CFPB Finds Four Out of Five Payday Loans Are Rolled Over or Renewed
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March 25, 2014

The Consumer Financial Protection Bureau (CFPB) has issued a new report on payday lending, finding that four out of five payday loans are rolled over or renewed within 14 days. The study also shows that the majority of all payday loans are made to borrowers who renew their loans so many times that they end up paying more in fees than the amount of money they originally borrowed.

"We are concerned that too many borrowers slide into the debt traps that payday loans can become," said CFPB Director Richard Cordray. "As we work to bring needed reforms to the payday market, we want to ensure consumers have access to small-dollar loans that help them get ahead, not push them farther behind."

Payday loans are typically described as a way to bridge a cash flow shortage between paychecks or other income. Also known as "cash advances" or "check loans," they are usually expensive, small-dollar loans, of generally $500 or less. They can offer quick and easy accessibility, especially for consumers who may not qualify for other credit.

Today's report is based on data from a 12-month period with more than 12 million storefront payday loans. It is a continuation of the work in last year's CFPB report on Payday Loans and Deposit Advance Products, one of the most comprehensive studies ever undertaken on the market. That report raised questions about the loose lending standards, high costs, and risky loan structures that may contribute to the sustained use of these products.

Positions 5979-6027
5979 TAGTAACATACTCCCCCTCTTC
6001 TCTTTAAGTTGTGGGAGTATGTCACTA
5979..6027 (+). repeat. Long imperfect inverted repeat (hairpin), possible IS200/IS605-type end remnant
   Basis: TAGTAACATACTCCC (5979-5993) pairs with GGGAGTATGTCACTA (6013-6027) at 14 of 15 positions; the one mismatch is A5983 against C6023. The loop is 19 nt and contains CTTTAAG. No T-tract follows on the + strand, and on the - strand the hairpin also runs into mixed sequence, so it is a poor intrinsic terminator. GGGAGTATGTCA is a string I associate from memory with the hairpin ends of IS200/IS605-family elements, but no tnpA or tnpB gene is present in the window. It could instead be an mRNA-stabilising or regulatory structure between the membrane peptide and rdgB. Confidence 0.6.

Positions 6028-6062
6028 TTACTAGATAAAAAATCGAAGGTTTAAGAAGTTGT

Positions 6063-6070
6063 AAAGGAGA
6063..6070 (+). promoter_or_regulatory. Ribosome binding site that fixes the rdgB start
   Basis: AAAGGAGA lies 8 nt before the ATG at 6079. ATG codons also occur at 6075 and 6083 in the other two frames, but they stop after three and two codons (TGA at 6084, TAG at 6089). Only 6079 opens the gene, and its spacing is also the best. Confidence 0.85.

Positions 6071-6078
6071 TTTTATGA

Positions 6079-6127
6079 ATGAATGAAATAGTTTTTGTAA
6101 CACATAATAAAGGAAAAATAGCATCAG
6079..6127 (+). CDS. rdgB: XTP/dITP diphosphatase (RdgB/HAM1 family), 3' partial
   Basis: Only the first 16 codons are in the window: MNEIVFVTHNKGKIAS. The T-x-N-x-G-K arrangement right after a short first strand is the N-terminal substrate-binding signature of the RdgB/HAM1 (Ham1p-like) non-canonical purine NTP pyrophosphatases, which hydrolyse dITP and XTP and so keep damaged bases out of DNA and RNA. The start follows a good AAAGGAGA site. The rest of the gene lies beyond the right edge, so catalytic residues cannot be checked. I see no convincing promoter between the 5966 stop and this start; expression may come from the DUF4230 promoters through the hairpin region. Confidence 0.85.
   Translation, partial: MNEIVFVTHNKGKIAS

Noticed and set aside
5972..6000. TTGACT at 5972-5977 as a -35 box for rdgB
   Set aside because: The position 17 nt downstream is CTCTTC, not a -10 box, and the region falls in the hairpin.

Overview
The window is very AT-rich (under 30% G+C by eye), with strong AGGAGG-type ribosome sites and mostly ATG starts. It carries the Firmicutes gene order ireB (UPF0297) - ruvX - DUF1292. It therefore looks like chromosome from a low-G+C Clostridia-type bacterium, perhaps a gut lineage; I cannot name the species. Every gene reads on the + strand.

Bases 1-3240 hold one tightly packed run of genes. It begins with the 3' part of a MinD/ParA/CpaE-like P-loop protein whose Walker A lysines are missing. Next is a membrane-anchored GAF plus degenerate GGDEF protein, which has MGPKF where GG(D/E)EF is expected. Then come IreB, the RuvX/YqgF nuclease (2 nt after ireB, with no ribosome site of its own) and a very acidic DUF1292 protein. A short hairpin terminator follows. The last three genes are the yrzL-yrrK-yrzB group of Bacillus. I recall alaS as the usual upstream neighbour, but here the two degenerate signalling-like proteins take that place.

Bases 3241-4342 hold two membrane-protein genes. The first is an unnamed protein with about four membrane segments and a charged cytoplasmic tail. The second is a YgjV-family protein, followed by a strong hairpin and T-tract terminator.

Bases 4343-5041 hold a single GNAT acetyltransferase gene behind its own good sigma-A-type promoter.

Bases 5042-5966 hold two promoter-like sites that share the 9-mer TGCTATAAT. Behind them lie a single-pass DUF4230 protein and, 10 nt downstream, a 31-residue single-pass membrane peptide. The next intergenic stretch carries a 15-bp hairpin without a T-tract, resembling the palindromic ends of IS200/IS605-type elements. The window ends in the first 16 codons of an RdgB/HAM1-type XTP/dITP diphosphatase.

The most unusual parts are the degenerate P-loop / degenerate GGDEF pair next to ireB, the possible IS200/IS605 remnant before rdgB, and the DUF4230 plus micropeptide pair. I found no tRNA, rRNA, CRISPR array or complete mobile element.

Today's report provides a deeper analysis of the data, focusing on repeated borrowing by consumers after they take out an initial payday loan. A primary driver of the cost of payday loans is that consumers may roll over the loans or engage in re-borrowing within a short window of time after repaying their first loan. Today's study looks at not only the initial loans but also loans taken out within 14 days of paying off the old loans; it considers these subsequent loans to be renewals and part of the same "loan sequence." Today's study is the most in-depth analysis of this pattern to date.

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